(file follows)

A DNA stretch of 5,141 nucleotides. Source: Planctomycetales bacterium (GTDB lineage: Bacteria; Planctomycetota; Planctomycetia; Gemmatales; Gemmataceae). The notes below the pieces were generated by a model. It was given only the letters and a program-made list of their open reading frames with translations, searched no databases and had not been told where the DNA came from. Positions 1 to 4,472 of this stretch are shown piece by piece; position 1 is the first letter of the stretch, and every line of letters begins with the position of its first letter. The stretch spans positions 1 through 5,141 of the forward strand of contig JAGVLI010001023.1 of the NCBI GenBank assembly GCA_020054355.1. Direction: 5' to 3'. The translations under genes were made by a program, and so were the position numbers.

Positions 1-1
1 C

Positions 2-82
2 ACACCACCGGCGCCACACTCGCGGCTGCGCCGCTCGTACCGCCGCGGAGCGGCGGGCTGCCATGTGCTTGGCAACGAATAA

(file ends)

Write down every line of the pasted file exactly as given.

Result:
A DNA stretch of 5,141 nucleotides. Source: Planctomycetales bacterium (GTDB lineage: Bacteria; Planctomycetota; Planctomycetia; Gemmatales; Gemmataceae). The notes below the pieces were generated by a model. It was given only the letters and a program-made list of their open reading frames with translations, searched no databases and had not been told where the DNA came from. Positions 1 to 4,472 of this stretch are shown piece by piece; position 1 is the first letter of the stretch, and every line of letters begins with the position of its first letter. The stretch spans positions 1 through 5,141 of the forward strand of contig JAGVLI010001023.1 of the NCBI GenBank assembly GCA_020054355.1. Direction: 5' to 3'. The translations under genes were made by a program, and so were the position numbers.

Positions 1-1
1 C

Positions 2-82
2 ACACCACCGGCGCCACACTCGCGGCTGCGCCGCTCGTACCGCCGCGGAGCGGCGGGCTGCCATGTGCTTGGCAACGAATAA